Day 9: Expat Blog Challenge: "'Expat Syndrome' is a condition whereby many expatriates see mostly either the best of their own nationality and the worst of the locals, or see the opposite." - T. Crossley
Today's prompt is to address the quote, "'Expat Syndrome' is a condition whereby many expatriates see mostly either the best of their own nationality and the worst of the locals, or see the opposite." by T. Crossley
In my experience, this statement can be a very true statement! If you don't believe me - just for fun, head over to an American expat forum - and make a very mundane comment such as, "I really don't like the cheese in Australia. Where can I get some American cheese?" Sit back & watch the fireworks. ***Your responses might look something like this...***
- "Ugh!! I know! Why is everything such a weird color??? Gimme Kraft singles any day!"
- "Try out the shop next to XYZ train station. They sometimes carry American cheeses."
- "If you hate Australian cheeses so much why don't you just move back to 'Murica already?"
- "Don't even get me started. I would literally kill for a jar of Cheese Whiz. Australian cheese is the devil."
- "Wow. Since, I've moved to Australia I've tried so many wonderful cheeses! I LOOOVE Australian cheese! American cheese is disgusting! Cheese whiz? Seriously? I tried that once, and puked my guts out for three days. Never again. P.S. I hate America. I will NEVER go back!!! Australia is sooo much better. My life is exactly 1 million times better here than in the US. Australia is my forever home!!!"
You think I am kidding, right? Maybe, just a little. But, seriously I have read similar posts. Perhaps, it's just the forums I choose to associate with - but, I doubt that.
This phenomena is really nothing more than culture shock. Literally, a symptom of culture shock is to over-value your own culture & de-value your host country's culture. (I suppose it could go the other way as well. I'm gonna be honest on this one. I am sure the scholarly literature on the subject exists - but, I did not go above and beyond researching the subject matter for this blog post.)
So, have I experienced this to be true for myself? Yes, indeed I have, but it's not gonna be what you think. Junior year of college - I studied abroad. My college really valued the study abroad experience and took a special effort to prepare their students for the challenge. In addition to actually applying and qualifying for the adventure - you were also expected to read literature about culture shock & attend lectures on the subject matter.
I was so excited about studying abroad. I was diligent. I read every piece of literature they gave me. I was going to be prepared for this culture shock thing, gosh darn it! Except in the course of reading the material I had a realization, I already had culture shock!
How could this be? I was attending college, in the USA, in my home state as a matter of fact. Well friends, culture is much more than just one's nationality. Sure, I grew up an hour and half away from from where I attended college - but, honestly the two felt worlds apart to me. One's socio-economic status plays a big part in one's culture.
I was born in small town - in rural Michigan to a working class family. My parents were hard working factory workers. I loved to learn & was excited to go to college. My parents always encouraged me to go to college so I could fulfill my dreams of being whatever the heck it was I wanted to be. They never told me that when I got there, I was gonna think everyone was a bunch of rich little brats.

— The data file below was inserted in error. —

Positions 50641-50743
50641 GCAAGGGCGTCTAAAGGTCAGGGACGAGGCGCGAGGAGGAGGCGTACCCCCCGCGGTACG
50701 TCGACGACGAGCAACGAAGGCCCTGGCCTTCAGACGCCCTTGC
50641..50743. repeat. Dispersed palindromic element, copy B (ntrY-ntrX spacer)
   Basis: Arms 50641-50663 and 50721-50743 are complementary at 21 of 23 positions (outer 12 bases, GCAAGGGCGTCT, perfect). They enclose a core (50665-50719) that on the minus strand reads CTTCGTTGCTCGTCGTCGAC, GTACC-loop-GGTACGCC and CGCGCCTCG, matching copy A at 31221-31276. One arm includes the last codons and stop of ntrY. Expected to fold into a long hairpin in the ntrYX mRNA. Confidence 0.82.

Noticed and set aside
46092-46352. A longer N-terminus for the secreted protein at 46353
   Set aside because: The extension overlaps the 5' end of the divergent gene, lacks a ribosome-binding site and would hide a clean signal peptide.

My cohorts were mostly from suburban upper middle class families. Our upbringings were just different. It's difficult to express just how different our lives had been up to that point. In a nutshell (and generalizations), I was greatly appreciative of the opportunity college provided to me. They felt it was an obligation - something they must do - they didn't appreciate it. I worked 20 hours a week so I could make monthly payments to cover the costs that my loans & grants didn't. They didn't have to work, did they? They would say such ignorant things about the poor - my heart would set fire - and I would rage.
I was young & naive in a lot of ways. I was only used to my small corner of the world. I recall my puzzlement when I first heard a fellow student speaking ill of labor unions. I honestly didn't know there were people out there that were against labor unions (I mean other than the actual oppressors of the big bad past.)
Long story short... I was surrounded by a new culture... and I was in shock. I started to over value my own culture (salt of the earth - working class) and devalued their culture (privileged - upper middle class) I unfairly hated them - before I ever got a chance to know them - because they were rich & spoiled. I'm sure I missed out on becoming friends with some great people because of it.
I was amazed to find out what I was experiencing was culture shock... and even more amazed to find that when I went to live in Scotland to study I did not
actually experience any culture shock. I had already been through the ringer - lived through culture shock long & hard back in the States - and to tell you the truth I found the transition to Scotland much smoother. Go figure.
And now... cause I know you're curious... I'll include some pictures of my hometown of Reed City, Michigan & my college town of Holland, MI.
Reed City, MI, USA
|H&D Chuckwagon: My Very First Job|
|We have lakes. Reed City, MI|
|This is what the country looks like. Reed City, MI|
|Nartron: A factory in Reed City|
|Winter in RC|
|Sunset in RC|
Holland, MI, USA
|8th Street, Holland, MI|
|Voorhees Hall. I used to live there. Holland, MI, USA|
|Lake Michigan, Holland, MI|
|DeZwaan - The Windmill. Holland, MI, USA|
Labels: Culture Shock, Expat Blog Challenge